Jeff would like all actors to succeed in adopting digital practices in order to make their work more easily, but also to meet the urgent needs related to climate change and the growing world population.
“I think we need to complete this metamorphosis as quickly as possible in order to realize the opportunity that digital transformation offers for the architecture, engineering, and construction industries. We can drastically improve the efficiency of our industry if everyone works digitally.”
Today, DIALOG is much more competitive with digital solutions, and they encourage all players within the ecosystem to transition to a fully digital environment for the sake of their communities.
“All the ways of working must be transformed. Technology and digital transformation will be the path to get there.”
Influence the present, act for the future
Among all the projects DIALOG has completed, Jeff mentions one that particularly moved him: the 100 Street Funicular and Frederick G. Todd Lookout in Edmonton. For Jeff, the project embodies what he stands for and his vision for the future.
“This is a truly special place in Edmonton where all people, regardless of their level of mobility, can access this magnificent valley of the North Saskatchewan River. It has greatly improved the quality of life for the people of Edmonton and visitors alike.”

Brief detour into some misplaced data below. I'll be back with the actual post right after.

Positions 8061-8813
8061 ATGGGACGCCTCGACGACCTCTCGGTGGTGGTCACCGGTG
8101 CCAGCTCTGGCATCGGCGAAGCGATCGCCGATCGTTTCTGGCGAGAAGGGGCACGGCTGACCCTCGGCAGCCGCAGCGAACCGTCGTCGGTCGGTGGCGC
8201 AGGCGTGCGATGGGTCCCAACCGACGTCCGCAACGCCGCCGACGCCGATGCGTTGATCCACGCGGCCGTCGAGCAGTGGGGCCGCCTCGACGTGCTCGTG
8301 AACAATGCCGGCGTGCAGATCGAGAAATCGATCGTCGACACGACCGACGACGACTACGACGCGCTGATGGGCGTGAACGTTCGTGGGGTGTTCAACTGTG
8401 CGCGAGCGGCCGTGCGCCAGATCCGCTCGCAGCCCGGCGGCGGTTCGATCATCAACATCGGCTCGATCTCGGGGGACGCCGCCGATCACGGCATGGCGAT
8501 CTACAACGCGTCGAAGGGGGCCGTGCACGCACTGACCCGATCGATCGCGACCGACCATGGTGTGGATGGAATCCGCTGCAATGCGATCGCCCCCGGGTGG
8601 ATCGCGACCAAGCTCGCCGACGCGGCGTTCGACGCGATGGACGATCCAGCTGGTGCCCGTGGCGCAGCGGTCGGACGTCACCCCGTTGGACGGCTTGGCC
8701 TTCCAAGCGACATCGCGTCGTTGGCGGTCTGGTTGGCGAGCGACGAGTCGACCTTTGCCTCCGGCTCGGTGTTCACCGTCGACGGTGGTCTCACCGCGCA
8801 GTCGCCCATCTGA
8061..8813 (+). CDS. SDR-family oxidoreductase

He quite rightly hopes that designers will operate more and more using this approach, but he also foresees that the coming challenges will require heightened efficiency and more than constant technological integration.
“[Technology] will improve our industry for those who are prepared for it. Those who are not prepared will experience significant disruptions. I also think that we will be forced even more to confront the challenges of protecting the environment not only due to climate change itself, but also because of the adoption of new laws. Meeting these challenges will require excellence in both engineering and design.”
At Notarius, we love to see clients like DIALOG realize their vision and provide sustainable solutions for generations to come. We're just one link in the chain but being able to help them improve communities and fight climate change is a privilege.
1. UN, “La Population [Population]” on the website un.org, 2019 [online], https://www.un.org/en/(Page consulted on May 5, 2021)
2. Canadian architects and members of the RAIC Committee on Regenerative Environment, “Manifestos on the Climate Crisis” on the website ca.architectsdeclare.com, November 1, 2020 [online], https://ca.architectsdeclare.com/ (Page consulted on May 6, 2021)